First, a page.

Again! Cushing Village Developers To Seek 6-Month Extension to Begin Building

Photo: The proposed Cushing Village.

Representatives of the development team of Cushing Village will be before the Belmont Planning Board on Tuesday, Nov. 17 at 8 a.m.  to make their third request to extend the special permit which allows it to begin construction on the long-delayed site.

Cushing Village’s development partners Smith Legacy Partners and Cambridge-based Urban Spaces was granted approval to construct a three-building complex comprising 115 apartments, 36,000 square feet of retail/commercial space and a garage complex with 230 parking spaces back in August 2013. At 164,000 sq.-ft., it would be Belmont’s biggest commercial/housing project in decades.

The head of the Belmont Board of Selectmen believes giving the development team even more time is the most prudent action to take.

“The extension is needed because the Cushing Village Special Permit expires on Nov. 19,” said Sami Baghdady, Chair of the Board of Selectmen and the former chair of the Planning Board when it approved the initial special permit.

“The requested six-month extension will ensure that the Special Permit does not expire as the developer prepares his site work. It is appropriate that the developer’s lender would want the Special Permit extended out of caution,” said Baghdady.

“However, this extension should not delay the closing on the financing and the purchase of the municipal parking lot in Cushing Square,” he added. The Selectmen voted on Aug. 18 to sell the parking lot to the team for $850,000. The town still is waiting for documents from the team on closing the deal.

Baghdady said despite the now continuous delays and postponements by the developers, “starting from scratch would not be productive since that will delay any project on the eyesore property for years.”

“For the sake of the local businesses, and the local residents who have endured so much, we need this project to proceed as permitted,” said Baghdady.

The Planning Board approved an initial 30-day extension in August and a two-month deferral in September. The first delay was requested after the team submitted a large and complicated package of finance documents that needed to be analyzed by Aug. 19, the two-year anniversary of the initial approval.

If approved, the third extension would likely see the project delayed by nearly 30 months from the time the special permit was initially awarded by the Planning Board in 2013.

“Shame on them,” Planning Board Chair Mike Battista said of Smith Legacy and Urban Spaces back in August. “They had two years to get it together and, at the 11th hour, they send the selectmen this voluminous package that needs to be waded through, town counsel must review and due diligence performed on the financing.”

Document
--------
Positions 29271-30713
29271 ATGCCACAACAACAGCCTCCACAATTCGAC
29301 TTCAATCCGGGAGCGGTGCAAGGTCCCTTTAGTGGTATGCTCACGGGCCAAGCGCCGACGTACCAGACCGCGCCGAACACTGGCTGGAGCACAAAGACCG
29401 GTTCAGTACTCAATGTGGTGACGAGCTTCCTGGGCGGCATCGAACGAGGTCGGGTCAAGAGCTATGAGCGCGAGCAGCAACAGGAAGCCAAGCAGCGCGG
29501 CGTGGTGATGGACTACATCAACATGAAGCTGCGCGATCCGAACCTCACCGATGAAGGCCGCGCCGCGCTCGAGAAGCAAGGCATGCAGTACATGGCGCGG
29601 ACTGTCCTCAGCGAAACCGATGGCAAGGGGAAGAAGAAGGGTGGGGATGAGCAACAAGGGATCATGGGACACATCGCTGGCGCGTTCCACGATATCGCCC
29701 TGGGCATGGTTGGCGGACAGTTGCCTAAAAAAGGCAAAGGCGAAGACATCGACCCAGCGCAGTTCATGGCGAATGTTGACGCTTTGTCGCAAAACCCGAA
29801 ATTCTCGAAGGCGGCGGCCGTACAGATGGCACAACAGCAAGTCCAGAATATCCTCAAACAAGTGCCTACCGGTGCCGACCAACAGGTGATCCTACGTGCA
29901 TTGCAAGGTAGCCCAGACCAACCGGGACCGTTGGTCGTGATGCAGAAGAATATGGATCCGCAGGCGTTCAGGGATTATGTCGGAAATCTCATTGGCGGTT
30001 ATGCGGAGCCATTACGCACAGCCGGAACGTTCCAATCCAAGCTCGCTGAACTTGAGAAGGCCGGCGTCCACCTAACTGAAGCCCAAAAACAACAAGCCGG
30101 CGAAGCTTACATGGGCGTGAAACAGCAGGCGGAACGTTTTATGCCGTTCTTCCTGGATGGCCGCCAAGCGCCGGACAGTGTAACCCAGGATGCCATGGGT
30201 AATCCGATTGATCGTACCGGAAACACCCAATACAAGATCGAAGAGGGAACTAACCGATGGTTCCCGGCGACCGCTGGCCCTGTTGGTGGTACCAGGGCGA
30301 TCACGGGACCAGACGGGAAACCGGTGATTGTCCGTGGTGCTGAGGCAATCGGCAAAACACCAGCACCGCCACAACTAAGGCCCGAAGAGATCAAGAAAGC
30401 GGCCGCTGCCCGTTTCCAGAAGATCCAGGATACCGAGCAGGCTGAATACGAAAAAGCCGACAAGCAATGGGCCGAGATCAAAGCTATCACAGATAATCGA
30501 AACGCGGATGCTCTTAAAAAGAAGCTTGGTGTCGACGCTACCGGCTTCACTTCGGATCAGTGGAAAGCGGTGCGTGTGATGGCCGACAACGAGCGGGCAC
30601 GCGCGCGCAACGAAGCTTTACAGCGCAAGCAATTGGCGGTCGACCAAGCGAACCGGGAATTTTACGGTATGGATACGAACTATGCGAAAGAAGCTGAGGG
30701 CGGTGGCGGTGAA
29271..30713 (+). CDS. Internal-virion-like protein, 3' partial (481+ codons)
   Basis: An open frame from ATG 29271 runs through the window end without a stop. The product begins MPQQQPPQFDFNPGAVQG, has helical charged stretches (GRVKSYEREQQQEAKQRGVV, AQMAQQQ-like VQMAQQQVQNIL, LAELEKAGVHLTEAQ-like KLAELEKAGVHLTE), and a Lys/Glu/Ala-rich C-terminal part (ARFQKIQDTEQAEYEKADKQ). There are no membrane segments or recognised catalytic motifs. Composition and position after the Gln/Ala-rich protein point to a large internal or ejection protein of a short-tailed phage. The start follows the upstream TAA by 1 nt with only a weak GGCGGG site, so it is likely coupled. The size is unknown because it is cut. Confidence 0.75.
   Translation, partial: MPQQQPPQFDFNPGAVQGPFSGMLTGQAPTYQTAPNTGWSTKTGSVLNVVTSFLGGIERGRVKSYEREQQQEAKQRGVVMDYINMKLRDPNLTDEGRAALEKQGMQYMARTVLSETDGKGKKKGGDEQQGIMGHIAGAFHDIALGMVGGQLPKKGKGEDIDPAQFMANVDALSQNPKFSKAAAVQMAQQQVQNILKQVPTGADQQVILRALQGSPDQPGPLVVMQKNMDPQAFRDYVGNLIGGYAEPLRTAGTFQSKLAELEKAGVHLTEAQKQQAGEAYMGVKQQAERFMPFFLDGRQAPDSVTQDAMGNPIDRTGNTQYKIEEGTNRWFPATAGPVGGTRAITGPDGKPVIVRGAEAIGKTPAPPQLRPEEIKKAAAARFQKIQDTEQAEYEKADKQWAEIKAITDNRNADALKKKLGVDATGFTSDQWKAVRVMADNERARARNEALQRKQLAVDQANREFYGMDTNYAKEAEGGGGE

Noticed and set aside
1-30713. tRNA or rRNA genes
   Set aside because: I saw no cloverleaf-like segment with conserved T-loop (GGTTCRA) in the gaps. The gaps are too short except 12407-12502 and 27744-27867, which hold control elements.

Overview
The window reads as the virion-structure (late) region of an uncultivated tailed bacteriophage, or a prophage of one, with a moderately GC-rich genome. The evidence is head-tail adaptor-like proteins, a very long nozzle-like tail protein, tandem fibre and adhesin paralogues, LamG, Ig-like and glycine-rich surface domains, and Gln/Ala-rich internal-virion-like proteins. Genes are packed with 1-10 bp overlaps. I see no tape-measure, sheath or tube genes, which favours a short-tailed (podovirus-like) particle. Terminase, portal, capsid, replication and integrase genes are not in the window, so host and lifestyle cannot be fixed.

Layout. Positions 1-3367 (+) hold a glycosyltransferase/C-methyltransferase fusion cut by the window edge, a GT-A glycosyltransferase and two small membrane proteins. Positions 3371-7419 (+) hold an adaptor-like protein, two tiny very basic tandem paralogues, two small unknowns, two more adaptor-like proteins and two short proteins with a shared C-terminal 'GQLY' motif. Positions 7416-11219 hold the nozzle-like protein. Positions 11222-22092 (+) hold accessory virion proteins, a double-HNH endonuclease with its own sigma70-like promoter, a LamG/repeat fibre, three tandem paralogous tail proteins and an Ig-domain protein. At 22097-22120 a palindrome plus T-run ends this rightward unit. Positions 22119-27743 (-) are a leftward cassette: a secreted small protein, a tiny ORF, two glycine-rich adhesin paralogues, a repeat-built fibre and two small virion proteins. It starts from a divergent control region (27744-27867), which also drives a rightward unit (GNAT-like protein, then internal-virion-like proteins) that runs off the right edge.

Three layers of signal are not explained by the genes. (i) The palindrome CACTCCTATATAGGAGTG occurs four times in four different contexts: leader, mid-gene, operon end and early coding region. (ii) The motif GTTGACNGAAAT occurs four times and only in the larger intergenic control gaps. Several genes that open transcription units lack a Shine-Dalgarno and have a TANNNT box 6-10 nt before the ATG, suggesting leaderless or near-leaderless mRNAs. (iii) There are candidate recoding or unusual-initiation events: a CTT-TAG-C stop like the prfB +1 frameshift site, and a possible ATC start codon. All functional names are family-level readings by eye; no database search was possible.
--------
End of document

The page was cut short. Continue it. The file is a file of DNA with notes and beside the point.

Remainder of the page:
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Comments

  1. Jim says

    One need look no further than Belmont Center to see City Planning and management incompetence at work. Developers will learn a valuable lesson rom these disgraces and he tax payers will be the ones who suffer

  2. John Bowe says

    I bet Mr Starr and friends have been kicking themselves for getting involved with this. Other developers I’ve talked to said they’d never do a project in Belmont, citing Planning Board & BOS tendency to micromanage details and then cave to small pockets of people over-dramatizing how their 1950’s view of the world will be shattered, etc.

  3. Azra Nelson says

    Could someone please explain to me why are we bending over backwards for developer who is struggling to start building something (anything!) even after two years, very good economy, cheap interest rates, and in one of the most desirable locations in Boston metro area?

    There is no logic to this at all. Who is responsible for this fiasco? If developer has no money, then why should they not lose license, and sell it to someone who is willing to start build immediately? One must wonder if some unsavory games are being played here.

    This whole affair should be investigated, and resolved ASAP, so residents do not end up with a short end of the stick just like with Uplands. Was there ever better site for some much needed commercial development and extra taxes for town of Belmont, that got completely squandered away in years and years of fighting with ridiculous end results?

    How can residents have any faith? We do need more transparency, clarity, and lot more action. This is going nowhere so far.

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